Matlock: The Second Season
Directed by Tony Mordente et al
Aspect Ratio: 1.33:1
Running Time: 1147 minutes
Audio: Dolby Digital 2.0 stereo surround English
MSRP: $ 54.99
Release Date: January 13, 2009
Review Date: January 9, 2009
After the phenomenal success of The Andy Griffith Show, Andy Griffith signed a movie deal with Universal that went nowhere (Angel in My Pocket was not admired). So, he came back to television and searched for years for a vehicle that would reestablish him with a massive television audience. (In the intervening years, he did headline two failed sitcoms, guest star on other programs, star in several made-for-TV films, and play supporting roles in movies starring other people.) Matlock brought Griffith back with a bang playing a wily Atlanta attorney whose folksy ways masked a diabolical ability to ferret out the truth from the tiniest of clues. An above average courtroom mystery series, Matlock is easy-going and easy to take. At the end of its second season, it ranked as the fourteenth most popular show on television.
The second season found second-billed Linda Purl leaving the series and being replaced by Nancy Stafford playing Michelle Thomas, Matlock’s junior partner in his law firm. Also part of the staff were Kari Lizer playing law clerk Cassie Phillips and Kene Holliday as Tyler Hudson, Matlock’s investigator. Though Matlock usually required $100,000 for his services, often the fee was waived when a friend of one of his office mates was in trouble. As in Perry Mason, the mysteries were almost always solved on the witness stand and most were constructed along a standard formula: we’re shown a person with a number of enemies, the person is killed, and Matlock and company sniff out the killer. Occasionally, a Columbo-styled episode is attempted: we’re shown the murder first including who did it and how. Then, we watch as Matlock tracks down clues to lead him to the solution we already know. The show never quite reached the heights of surprise or suspense of Perry Mason or Columbo, but the episodes on their own are entertaining, especially with the congenial Andy Griffith playing the title character with charm and sass, picking up his ukulele occasionally to serenade us, and always showing us the missing elements needed to solve the crime before the end of the hour. (Unlike the superior Murder She Wrote, the telltale clues on Matlock aren’t usually in plain sight for a clever audience to pick up on before the final reveal.)
Matlock did entertain some top guest stars during its second season. Among the most recognizable ones are Don Murray, David McCallum, David Ogden Stiers, Greg Mullavey, Ralph Bellamy, Nancy Dussault, Dick Butkas, Cameron Mitchell, David Carradine, Candy Clark, Bryan Cranston, Ken Kercheval, Dick Gautier, Sheldon Leonard, Bruce Weitz, Marg Helgenburger, Tom Hallick, Bill Hayes, Penny Fuller, Richard Kline, Dann Florek, Beth Broderick, Max Gail, John Randolph, John Rubenstein, Shaun Cassidy, Seymour Cassel, Laurence Pressman, Bill Mumy, Michael E. Knight, Peter Frechette, Brian Benben, Mason Adams, Alan Oppenheimer, and, in a recurring role, Julie Sommars as prosecuting attorney (and platonic Matlock sweetheart) Julie Marsh.
Here are the twenty-three episodes presented on six discs in this second season set.
1 - The Billionaire (two hour season premiere set in London)
2 - Blind Justice
3 - The Husband
4 - The Power Brokers (Part 1)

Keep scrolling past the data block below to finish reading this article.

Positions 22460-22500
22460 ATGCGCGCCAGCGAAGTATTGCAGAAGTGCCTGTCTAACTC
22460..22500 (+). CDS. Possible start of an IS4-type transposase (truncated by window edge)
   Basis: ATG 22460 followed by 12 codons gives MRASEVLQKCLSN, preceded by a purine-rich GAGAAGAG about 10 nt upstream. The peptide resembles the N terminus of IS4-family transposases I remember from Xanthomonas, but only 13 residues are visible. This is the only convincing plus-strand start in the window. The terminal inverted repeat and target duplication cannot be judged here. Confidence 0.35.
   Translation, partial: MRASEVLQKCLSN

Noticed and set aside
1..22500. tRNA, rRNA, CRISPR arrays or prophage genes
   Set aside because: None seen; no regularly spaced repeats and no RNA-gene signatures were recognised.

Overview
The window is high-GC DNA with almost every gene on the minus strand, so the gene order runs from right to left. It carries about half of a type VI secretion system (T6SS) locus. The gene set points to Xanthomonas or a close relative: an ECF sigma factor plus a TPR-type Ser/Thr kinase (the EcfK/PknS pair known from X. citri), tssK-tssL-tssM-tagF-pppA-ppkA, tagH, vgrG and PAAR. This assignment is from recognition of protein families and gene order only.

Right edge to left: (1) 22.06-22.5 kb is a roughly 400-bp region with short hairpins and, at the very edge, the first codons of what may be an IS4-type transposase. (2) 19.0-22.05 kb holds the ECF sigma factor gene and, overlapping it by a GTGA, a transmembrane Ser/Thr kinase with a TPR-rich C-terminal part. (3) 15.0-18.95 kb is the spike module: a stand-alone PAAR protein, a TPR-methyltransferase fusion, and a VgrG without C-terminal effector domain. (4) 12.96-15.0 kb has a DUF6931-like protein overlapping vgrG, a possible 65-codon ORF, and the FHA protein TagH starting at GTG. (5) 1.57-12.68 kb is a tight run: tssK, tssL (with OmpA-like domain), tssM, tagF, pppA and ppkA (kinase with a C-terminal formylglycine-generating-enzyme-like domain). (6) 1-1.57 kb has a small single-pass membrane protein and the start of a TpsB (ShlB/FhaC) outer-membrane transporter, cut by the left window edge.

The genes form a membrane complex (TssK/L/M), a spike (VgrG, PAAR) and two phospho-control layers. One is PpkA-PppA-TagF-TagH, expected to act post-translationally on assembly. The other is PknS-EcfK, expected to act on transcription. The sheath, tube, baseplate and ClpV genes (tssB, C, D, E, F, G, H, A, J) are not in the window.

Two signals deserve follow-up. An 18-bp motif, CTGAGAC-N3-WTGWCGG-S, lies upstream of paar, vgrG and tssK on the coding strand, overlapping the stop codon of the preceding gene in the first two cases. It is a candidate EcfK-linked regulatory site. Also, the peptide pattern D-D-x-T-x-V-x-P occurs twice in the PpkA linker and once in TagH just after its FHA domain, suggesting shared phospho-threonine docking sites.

5 - The Power Brokers (Part 2)
6 - The Annihilator
7 - The Network (gimmicky episode with cameos from many of NBC’s series stars)
8 - The Best Friend
9 - The Country Boy
10 - The Gift
11 - The Gambler
12 - The Body
13 - The Reunion (the best mystery without hidden clues which an attentive audience can solve)
14 - The Gigolo
15 - The Umpire
16 - The Investigation (Part 1)
17 - The Investigation (Part 2)
18 - The Hucksters (audience call-in gimmick show; see “Special Features”)
19 - The Lovelorn
20 - The Genius
21 - The Magician
22 - The Fisherman
23 - The Heiress
The show’s 1.33:1 aspect ratio is faithfully delivered in these transfers. Though color is often strong and sharpness is above average (except when the cameraman is favoring his star with some soft focus photography in close-ups), the episodes are crawling with distracting aliasing, moiré patterns, pixilation, and video noise and there are fair amounts of white specks on various episodes. The shows are still entertaining to watch, and black levels are often very impressive, but those video artifacts may be problematic from time to time. Each episode is divided into 6 chapters.
The Dolby Digital 2.0 stereo surround track makes impressive use of the music being filtered through the entire surround field. True, that’s the only use the surrounds get as the center channel carries all of the other audio information for the show: dialog and sound effects. And there is occasionally some hiss present on some (but not all) of the episodes.
Originally, the episode “The Hucksters” allowed at-home viewers to call in midway through the program and vote on which of the three leading suspects they were fingering as the murderer. On the basis of the highest number of votes, a certain ending was played. The DVD offers all three possible endings for the episode which can be selected by the viewer at the appropriate time. The viewer is also offered the choice of watching the episode as it originally aired with the winner of the viewers’ choice already selected.
The disc offers previews of Perry Mason - 50th Anniversary Edition, Mannix, Cannon, Jake and the Fatman, and Walker, Texas Ranger.
Though not one of the greatest of television’s mystery series, Matlock has a certain easy charm which makes fans of Andy Griffith or of easy-going mystery/courtroom series very happy to have this second season now become available.